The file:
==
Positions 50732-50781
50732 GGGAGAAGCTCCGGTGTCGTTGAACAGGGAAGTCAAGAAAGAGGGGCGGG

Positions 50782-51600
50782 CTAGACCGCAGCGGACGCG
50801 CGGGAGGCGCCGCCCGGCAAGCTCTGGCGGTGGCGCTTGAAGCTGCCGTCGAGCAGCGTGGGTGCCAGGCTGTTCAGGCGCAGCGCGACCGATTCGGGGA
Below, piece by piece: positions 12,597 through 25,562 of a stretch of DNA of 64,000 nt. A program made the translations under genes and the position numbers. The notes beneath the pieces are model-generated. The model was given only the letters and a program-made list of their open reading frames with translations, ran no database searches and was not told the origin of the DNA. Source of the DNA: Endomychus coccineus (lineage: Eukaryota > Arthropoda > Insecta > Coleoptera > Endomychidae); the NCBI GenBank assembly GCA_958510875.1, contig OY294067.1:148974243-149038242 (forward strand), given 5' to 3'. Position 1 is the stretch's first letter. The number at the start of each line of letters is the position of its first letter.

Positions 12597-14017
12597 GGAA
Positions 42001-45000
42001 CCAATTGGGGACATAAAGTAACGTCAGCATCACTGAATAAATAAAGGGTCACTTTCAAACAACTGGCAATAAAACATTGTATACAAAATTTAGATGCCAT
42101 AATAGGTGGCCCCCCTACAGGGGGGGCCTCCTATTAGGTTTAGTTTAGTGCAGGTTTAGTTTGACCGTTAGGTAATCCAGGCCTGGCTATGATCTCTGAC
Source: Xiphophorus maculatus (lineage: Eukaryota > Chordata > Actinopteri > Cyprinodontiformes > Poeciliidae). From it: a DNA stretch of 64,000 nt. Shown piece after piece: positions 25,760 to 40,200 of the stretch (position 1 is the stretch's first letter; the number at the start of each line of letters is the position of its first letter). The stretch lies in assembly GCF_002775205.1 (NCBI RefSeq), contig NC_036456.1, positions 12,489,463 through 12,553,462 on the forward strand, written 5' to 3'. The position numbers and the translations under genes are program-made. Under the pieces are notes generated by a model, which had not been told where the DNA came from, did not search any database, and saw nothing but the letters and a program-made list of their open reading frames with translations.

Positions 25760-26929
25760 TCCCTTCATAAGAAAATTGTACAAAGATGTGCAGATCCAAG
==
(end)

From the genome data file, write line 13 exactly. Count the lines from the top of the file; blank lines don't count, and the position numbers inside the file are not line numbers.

Positions 25760-26929